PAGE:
Hi Everyone, I’m Richard, a baby real time VFX artist. I’ve been building effects for game engines for about 5 months now. I’ve got a good grasp of all the fundamentals but found that I’m at a point now where I need to step up my game. That is why I’m starting this blog. From now until I inevitably forget this exits and stop updating it, I’m going to be delving into various effects I think are cool and deconstructing them.
Avengers Infinity War was a beautiful movie. I can’t think of anything more stunning than the Thanos vs Dr strange fight scene on Titan. The folks who worked on that did an incredible job and I am so glad Dr Strange is going in more movies because this will not be the first time, I steal ideas heavily draw inspiration from that character’s spells. These last couple weeks I’ve been recreating 3 of the spells from that fight scene and this blog is going to talk about my working process of adapting these effects from a movie to a game in the Unreal Engine.
This week we’re going to be looking at:
1. Gathering Reference
2. The functionality Pass
3. The shape and Value Pass
4. The colour and Final Tweaks Pass
I just want to start off by saying that everyone has different techniques, and this is not at all the definitive guide to how someone should build effects. Chances are next month this won’t even be the way I build effects anymore. As we get better, we’re going to find new ways of doing things and processes we can drop for something faster.
1. Gathering Reference
The first step to every project should be gathering reference for what you want to create. For this project the step was easy I was copying a movie, so it was case of making a ton of notes about how things look, what movement happens, and what material features I’d need to make.
I downloaded the clip I was looking at from online and turned it into smaller gifs of the effects I wanted to do. I also took some screenshots from the video and arranged them on a mood board using PureRef. PureRef is great for mood boards it’s easy to drag images onto it and you can set it so it is always the top window which is something I’ve been looking for for a long time.
Once you have the reference you need you can dissect the effect and build up a requirements list.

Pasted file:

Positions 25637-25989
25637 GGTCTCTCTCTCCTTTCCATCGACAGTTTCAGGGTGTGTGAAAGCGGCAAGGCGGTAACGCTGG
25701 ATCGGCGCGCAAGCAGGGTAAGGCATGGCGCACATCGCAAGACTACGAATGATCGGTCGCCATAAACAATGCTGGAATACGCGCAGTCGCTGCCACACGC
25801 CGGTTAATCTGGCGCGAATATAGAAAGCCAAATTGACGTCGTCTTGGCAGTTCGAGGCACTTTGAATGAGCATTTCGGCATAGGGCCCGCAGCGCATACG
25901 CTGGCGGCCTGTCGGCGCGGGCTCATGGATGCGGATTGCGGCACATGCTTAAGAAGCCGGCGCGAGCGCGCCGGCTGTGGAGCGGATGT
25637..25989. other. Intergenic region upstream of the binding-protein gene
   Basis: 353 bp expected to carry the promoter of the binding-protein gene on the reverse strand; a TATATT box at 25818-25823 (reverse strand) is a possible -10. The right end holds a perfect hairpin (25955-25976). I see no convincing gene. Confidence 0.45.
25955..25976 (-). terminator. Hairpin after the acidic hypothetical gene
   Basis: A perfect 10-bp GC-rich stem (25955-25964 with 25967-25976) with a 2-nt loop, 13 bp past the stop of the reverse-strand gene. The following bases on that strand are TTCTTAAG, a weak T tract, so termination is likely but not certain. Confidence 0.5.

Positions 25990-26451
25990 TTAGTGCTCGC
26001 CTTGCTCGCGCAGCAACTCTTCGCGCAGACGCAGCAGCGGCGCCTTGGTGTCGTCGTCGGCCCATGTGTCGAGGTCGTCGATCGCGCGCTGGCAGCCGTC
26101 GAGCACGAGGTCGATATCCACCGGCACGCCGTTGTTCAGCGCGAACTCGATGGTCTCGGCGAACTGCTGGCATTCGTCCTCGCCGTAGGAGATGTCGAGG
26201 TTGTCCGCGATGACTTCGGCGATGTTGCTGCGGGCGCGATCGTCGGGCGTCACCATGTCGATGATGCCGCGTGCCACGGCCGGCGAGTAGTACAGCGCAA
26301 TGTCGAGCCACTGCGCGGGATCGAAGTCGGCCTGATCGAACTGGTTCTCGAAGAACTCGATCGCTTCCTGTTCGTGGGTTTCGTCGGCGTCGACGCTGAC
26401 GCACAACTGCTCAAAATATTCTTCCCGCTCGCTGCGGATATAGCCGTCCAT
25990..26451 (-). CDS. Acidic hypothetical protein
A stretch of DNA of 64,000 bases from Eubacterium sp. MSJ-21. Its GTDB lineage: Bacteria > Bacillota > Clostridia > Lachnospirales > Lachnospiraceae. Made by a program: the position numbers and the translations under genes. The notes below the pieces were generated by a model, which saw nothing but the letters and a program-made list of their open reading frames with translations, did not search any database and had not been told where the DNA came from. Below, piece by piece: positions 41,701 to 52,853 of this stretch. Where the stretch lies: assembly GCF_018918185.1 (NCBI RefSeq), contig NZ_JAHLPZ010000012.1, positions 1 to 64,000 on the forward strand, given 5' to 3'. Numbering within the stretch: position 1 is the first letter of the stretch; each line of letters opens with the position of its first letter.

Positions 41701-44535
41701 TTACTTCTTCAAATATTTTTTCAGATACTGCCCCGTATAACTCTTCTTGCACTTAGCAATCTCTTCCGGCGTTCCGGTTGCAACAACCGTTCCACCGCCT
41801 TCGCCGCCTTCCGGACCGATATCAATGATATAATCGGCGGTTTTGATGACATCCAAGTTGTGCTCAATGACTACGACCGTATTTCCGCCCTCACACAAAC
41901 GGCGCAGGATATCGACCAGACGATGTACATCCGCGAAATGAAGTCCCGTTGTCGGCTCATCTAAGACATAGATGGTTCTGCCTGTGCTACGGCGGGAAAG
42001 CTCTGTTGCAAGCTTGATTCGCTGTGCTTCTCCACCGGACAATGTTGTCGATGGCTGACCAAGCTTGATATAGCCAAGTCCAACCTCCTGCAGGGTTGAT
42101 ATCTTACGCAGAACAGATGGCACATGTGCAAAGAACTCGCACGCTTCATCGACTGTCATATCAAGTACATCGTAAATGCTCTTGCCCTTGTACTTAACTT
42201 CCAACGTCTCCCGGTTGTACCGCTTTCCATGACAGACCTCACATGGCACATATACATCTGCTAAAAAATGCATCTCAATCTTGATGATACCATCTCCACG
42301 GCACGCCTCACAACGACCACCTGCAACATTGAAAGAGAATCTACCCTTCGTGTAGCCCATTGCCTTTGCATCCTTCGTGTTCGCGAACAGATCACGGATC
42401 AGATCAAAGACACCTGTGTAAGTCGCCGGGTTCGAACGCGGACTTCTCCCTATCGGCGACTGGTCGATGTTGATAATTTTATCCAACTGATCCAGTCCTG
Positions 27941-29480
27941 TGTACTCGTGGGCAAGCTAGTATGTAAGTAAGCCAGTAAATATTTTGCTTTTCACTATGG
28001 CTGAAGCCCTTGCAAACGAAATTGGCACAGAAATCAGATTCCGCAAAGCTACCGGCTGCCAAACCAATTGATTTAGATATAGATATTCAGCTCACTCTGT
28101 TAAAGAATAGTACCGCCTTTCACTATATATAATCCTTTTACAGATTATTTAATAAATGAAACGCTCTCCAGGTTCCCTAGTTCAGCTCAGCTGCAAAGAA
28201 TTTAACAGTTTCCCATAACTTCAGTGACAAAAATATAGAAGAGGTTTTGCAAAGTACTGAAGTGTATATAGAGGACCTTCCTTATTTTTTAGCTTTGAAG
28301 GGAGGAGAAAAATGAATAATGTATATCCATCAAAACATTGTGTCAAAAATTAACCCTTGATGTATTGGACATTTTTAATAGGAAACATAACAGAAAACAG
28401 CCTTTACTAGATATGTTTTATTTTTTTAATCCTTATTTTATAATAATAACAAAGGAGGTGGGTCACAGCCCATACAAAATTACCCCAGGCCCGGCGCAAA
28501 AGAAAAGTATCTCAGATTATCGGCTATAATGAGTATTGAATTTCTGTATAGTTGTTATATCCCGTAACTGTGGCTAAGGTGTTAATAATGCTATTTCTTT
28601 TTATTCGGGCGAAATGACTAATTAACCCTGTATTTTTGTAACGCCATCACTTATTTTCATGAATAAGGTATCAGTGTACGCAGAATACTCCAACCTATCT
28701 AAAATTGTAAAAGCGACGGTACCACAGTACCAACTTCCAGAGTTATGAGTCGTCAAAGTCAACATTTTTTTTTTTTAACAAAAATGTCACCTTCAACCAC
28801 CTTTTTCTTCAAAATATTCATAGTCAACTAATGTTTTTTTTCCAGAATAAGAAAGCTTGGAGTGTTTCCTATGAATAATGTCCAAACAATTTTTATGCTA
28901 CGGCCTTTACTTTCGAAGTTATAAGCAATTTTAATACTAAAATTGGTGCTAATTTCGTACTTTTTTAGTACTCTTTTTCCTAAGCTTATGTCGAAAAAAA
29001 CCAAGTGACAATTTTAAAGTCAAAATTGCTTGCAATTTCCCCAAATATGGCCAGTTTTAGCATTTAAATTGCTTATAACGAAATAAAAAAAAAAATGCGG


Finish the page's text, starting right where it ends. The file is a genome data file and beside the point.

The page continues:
For the Purple bolt:
I need these particle systems:
Muzzle flash, Projectile, Impact
Which need these emitters:
Flash mesh emitter, Flash light Emitter
Glow point, Ribbon guiders, Ribbons, Sparks traveling off the glow point
Ribbon bolts launching off, large flash point
This list forms the minimum viable product for the effect. This is the foundation we’re looking to build up too.
2. The Functionality Pass
The functionality pass is essentially my version of the block out for an environment or making rough poses for an animation. The Goal is to make the effects work through code/blueprints. I make some block out particle systems and use basic shaders to build a rough idea of what everything will look like. This project was setup as a fight between two characters. To make it work I used one all encompassing blue print to launch the effects.
It contains two placeholder models to represent our duelling space wizards and two arrows pointing at each other.
I split the node graph into 4 sections and made comments on what each graph is meant to do.
Inside each box an event is triggered from a key press. That event spawns a particle emitter that starts the effect and then an actor that acts as either something static or a projectile depending on the effect. This isn’t the cleanest way to work but I like to split the transform struct pin into the core components, so I didn’t need to use extra nodes. The blueprints aren’t the cleanest and in a real production environment a programmer would swat my nose with a rolled-up newspaper. Luckily with personal projects you can make your graphs as messy as you want and the only people that will ever see them is the 100+ people reading the blog you write about it. (It was 400+ for the last one, Humble Brag) Within each of the sub actors that get spawned there is some basic logic that dictates what the effect does.
For the shield, it spawns and then despawns after 2 seconds. When it gets hit by something it destroys the main shield effect and spawns the exploding effect.
For the black hole projectile when it begins play it stops the actor from moving uses a timeline to scale it up then sets the velocity to 500 and after a while uses another timeline to shrink it into nothing and destroy it.
This is also the stage where I make any simulations for destructions.
This Mirror wall was simulated in Houdini before being imported into UE4. Unfortunately, due to some UVing issues with Houdini sims this one had to be cut from this project.
The end result of my functionality pass yielded 4 blocked out effects. Thanos’ two offensive spells the bolt and the black hole and Dr Strange’s two defensive spells. The mirror wall and the shield that turns things into butterflies.
3. The Shape and Value Pass
The main goal of this pass is to further define the shape of the effect then to define the brightness values. The Values meaning how bright it is in some areas and how dull it is in others, skipping this step and going straight to colours makes it very easy for the effects to suffer from over brightness. You can see this happening in the bolt from the functionality pass. Every shader is using a bright purple with a value of 30. This makes the effect look extremely uniform and dull, this pass will be made in greyscale and colours will be added later once those values are spot on. To start the pass off we take our reference imagery and make it greyscale. From there we look at what kind of materials and where our bright points are and what kind of movement is going on.
For our purple bolts the ribbons are brightest when clustered together which means we need an additive shader. Our glow point goes from being oblong to be a smaller circle to disappearing by the time the bolt hits the shield. A glow Is coming off the whole bolt, so we need a large light emitting particle in the projectile. The Impact has a sharp glow in the centre but has a heavy falloff.
Our Projectile particle setup looks like this: